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Vaccine. 2010 Jan 8;28(3):754-8. doi: 10.1016/j.vaccine.2009.10.075. Epub 2009 Nov 5.

Reduction in hospitalizations for diarrhea and rotavirus infections in New York state following introduction of rotavirus vaccine.

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  • 1New York state Department of Health, Division of Epidemiology, Albany, NY 12237, USA. hgc04@health.state.ny.us

Abstract

OBJECTIVES:

To monitor trends and costs of diarrhea and rotavirus-associated hospitalizations in New York before and after rotavirus vaccine implementation in 2006. To examine rotavirus test results from sentinel hospital-associated laboratories.

METHODS:

Hospital discharge data and laboratory rotavirus testing data were analyzed for children 1 month up to 18 years of age for 10 sentinel and all statewide hospitals from January 1, 2003 through December 31, 2008.

RESULTS:

Among children 1-23 months of age, a 40% reduction in diarrhea-associated hospitalizations and 85% decrease in rotavirus-coded hospitalizations at the 10 sentinel hospitals was observed in 2008 compared with the average of pre-vaccine seasons from 2003 through 2006. For both sentinel and statewide hospitals, the percent of diarrhea admissions due to rotavirus was reduced at least 83% among children 1-23 months (vaccine eligible) and 70% for older unimmunized children. Statewide hospital costs for rotavirus hospitalizations in children <2 years of age were reduced $10 million. Sentinel hospital laboratory data validated the declining trends seen in hospitalizations.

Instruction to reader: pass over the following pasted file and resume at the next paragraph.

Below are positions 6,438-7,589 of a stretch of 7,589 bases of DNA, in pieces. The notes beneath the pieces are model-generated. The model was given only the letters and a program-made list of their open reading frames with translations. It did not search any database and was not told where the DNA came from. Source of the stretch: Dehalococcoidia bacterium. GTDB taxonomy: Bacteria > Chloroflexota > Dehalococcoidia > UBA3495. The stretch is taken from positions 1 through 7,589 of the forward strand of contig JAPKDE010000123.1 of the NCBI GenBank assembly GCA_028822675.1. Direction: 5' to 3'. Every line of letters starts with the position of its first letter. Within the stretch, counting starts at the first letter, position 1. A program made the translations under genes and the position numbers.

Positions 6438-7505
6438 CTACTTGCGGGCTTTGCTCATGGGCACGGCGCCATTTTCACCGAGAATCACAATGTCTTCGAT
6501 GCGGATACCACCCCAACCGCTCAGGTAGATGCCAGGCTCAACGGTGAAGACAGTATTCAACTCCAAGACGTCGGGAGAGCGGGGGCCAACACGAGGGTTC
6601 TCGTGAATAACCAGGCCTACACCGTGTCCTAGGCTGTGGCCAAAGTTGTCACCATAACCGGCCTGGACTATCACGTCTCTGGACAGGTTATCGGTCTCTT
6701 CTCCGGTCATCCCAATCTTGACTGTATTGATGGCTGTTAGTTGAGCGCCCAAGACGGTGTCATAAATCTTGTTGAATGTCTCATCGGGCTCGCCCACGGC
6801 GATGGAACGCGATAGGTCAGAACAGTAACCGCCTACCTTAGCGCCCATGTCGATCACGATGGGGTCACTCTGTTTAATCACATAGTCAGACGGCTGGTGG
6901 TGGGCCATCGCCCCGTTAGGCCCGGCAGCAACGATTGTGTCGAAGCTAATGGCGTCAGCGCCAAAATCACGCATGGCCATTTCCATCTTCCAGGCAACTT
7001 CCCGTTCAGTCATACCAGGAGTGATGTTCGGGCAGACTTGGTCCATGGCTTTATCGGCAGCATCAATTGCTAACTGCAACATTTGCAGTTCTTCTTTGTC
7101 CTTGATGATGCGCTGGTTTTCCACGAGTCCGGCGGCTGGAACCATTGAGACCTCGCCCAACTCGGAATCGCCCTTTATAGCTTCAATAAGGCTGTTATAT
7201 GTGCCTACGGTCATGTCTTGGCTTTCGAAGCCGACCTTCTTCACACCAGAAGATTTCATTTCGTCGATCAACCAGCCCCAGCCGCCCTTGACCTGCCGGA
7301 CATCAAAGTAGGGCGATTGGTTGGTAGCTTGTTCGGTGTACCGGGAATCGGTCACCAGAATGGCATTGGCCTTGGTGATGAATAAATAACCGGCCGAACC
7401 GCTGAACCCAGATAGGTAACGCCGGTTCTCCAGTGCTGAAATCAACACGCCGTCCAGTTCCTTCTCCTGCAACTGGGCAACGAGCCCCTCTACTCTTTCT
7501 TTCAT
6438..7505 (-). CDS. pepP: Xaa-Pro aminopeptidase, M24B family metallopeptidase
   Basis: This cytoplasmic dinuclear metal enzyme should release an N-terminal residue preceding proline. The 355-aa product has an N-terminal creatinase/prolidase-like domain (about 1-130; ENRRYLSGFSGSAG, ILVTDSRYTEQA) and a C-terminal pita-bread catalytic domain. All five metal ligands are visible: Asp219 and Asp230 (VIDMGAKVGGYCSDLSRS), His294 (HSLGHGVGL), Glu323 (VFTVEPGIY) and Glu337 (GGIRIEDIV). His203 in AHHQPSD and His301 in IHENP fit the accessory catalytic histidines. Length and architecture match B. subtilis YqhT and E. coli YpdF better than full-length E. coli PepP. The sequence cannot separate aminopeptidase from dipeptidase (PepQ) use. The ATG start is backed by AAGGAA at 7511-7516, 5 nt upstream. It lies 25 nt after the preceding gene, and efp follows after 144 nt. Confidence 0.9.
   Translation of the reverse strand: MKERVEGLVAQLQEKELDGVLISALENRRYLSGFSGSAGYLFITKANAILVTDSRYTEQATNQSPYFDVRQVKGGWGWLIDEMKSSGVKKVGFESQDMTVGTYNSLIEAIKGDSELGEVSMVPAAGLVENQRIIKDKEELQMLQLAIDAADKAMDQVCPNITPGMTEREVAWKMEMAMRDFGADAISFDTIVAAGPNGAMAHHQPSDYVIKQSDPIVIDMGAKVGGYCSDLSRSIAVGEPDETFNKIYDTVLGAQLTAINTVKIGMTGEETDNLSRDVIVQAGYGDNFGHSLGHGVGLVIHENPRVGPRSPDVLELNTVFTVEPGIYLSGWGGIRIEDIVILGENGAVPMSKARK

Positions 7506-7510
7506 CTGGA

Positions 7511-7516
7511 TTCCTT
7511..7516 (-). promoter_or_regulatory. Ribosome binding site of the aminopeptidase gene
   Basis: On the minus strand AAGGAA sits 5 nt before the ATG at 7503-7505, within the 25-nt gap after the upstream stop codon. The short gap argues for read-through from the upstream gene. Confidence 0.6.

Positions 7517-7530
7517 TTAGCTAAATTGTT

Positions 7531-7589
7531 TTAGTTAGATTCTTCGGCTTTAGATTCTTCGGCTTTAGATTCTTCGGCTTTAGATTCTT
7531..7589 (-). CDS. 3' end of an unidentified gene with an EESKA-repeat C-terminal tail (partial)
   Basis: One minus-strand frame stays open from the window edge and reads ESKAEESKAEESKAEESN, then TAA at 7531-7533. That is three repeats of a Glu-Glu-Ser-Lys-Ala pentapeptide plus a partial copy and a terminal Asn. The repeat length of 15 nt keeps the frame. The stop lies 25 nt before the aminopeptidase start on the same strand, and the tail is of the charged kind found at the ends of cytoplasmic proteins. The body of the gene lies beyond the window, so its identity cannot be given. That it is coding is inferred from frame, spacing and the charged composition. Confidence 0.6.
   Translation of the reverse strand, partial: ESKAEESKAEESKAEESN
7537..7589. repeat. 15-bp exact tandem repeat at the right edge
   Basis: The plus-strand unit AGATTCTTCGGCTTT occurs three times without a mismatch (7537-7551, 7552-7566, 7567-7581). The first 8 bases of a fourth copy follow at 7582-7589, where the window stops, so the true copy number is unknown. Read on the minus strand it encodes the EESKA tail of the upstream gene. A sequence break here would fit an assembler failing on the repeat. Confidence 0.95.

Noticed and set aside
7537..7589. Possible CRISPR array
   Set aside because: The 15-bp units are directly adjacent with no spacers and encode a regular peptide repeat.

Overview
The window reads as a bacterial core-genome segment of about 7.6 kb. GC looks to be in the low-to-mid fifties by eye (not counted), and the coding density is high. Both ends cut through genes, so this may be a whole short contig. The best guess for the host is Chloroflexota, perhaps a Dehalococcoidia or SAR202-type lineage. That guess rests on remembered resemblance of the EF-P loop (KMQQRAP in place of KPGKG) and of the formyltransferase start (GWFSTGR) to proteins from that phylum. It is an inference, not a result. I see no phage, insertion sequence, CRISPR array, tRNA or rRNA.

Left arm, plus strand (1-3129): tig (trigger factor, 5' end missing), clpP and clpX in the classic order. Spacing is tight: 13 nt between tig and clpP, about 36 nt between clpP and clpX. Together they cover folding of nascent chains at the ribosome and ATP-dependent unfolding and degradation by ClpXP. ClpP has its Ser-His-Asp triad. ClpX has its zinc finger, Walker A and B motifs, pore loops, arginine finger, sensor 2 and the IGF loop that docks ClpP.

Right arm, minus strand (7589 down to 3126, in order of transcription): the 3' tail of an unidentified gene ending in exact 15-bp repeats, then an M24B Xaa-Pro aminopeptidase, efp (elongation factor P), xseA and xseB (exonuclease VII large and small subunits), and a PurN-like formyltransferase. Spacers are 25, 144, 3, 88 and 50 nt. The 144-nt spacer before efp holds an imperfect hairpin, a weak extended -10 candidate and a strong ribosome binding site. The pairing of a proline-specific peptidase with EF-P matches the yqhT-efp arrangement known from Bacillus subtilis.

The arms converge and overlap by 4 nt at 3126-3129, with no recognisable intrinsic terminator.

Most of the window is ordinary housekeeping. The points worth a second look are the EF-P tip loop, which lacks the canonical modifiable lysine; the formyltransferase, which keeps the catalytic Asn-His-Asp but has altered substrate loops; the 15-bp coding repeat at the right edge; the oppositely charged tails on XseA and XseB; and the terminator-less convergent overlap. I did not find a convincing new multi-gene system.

CONCLUSIONS:

In 2008, New York hospital data showed significant reductions in rotavirus hospitalizations and costs among children aged 1-23 months who were eligible for vaccine. Reductions also occurred among unimmunized older children suggesting the importance of continue monitoring in future seasons to fully assess vaccine impact.

PMID:
19896451
[PubMed - indexed for MEDLINE]
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